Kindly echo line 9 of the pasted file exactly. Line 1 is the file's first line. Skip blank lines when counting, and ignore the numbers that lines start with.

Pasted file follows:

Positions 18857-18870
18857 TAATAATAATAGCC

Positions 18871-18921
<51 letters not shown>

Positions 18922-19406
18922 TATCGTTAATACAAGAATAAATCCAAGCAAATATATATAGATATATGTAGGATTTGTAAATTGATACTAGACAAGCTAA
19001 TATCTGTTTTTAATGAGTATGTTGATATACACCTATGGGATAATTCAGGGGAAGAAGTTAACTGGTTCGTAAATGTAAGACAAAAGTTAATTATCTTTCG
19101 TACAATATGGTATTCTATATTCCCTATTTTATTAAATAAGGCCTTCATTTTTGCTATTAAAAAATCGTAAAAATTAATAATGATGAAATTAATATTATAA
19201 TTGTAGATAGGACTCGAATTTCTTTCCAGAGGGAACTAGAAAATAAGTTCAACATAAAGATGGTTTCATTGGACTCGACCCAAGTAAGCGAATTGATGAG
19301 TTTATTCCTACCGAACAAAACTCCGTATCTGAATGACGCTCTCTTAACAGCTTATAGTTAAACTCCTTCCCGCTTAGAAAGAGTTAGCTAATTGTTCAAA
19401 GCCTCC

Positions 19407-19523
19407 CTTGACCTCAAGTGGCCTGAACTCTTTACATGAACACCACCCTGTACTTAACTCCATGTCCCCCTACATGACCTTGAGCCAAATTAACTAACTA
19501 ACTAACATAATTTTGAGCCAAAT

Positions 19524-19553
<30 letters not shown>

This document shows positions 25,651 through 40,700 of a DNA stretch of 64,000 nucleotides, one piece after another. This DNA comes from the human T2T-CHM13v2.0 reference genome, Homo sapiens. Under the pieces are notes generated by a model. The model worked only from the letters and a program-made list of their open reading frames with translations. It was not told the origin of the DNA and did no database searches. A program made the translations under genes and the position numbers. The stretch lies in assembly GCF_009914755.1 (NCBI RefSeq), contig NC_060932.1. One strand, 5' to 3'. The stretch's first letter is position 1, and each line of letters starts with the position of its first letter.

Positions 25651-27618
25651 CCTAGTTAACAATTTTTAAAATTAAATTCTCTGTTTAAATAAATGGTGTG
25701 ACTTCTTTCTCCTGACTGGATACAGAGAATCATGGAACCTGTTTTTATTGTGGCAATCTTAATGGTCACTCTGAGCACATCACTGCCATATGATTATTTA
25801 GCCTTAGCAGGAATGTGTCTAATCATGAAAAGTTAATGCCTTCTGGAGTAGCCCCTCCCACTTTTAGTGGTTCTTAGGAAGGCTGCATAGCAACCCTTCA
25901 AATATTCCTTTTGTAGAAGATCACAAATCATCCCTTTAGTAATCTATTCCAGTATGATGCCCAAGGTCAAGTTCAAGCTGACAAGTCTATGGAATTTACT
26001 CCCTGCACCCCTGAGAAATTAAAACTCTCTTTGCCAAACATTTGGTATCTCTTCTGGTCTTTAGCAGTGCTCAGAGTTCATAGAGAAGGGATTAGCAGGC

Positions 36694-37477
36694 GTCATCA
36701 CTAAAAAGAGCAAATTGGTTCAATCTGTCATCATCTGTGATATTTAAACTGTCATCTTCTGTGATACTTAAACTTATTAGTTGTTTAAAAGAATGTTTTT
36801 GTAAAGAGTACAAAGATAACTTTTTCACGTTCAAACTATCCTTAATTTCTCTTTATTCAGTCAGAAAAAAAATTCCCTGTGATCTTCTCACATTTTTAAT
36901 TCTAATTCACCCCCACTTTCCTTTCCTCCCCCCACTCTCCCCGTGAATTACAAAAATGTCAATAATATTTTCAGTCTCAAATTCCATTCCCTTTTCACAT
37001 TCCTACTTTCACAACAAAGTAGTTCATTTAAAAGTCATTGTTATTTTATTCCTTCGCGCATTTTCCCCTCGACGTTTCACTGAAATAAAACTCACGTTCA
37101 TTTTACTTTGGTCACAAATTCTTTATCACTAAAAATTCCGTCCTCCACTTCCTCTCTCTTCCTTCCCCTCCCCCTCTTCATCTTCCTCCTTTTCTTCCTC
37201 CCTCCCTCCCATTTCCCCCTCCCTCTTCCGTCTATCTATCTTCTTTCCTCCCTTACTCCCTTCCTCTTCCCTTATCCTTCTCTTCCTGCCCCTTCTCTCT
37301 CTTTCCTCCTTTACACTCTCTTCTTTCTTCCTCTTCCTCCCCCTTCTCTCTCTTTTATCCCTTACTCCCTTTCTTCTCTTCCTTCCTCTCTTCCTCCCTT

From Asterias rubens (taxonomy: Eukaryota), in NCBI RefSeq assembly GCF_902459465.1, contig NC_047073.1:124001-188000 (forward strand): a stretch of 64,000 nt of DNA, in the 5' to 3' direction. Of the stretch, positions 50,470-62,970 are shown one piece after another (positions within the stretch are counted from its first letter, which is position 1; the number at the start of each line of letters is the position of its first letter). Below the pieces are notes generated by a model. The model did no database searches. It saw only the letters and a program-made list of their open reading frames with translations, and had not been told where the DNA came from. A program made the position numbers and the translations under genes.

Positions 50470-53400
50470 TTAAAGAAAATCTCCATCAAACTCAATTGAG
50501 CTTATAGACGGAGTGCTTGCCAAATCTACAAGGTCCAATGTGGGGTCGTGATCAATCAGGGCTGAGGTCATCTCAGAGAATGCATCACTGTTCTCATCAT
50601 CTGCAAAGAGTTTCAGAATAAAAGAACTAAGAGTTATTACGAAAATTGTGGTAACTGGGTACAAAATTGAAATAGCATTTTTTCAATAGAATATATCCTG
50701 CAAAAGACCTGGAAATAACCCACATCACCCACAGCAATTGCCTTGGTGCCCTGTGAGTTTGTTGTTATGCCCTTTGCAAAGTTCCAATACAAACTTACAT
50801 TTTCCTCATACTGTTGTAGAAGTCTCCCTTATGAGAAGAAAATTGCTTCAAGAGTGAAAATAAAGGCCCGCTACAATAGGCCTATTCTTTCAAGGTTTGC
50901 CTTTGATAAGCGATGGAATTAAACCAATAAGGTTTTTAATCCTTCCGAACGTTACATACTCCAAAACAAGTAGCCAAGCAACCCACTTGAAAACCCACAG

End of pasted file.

19201 TTGTAGATAGGACTCGAATTTCTTTCCAGAGGGAACTAGAAAATAAGTTCAACATAAAGATGGTTTCATTGGACTCGACCCAAGTAAGCGAATTGATGAG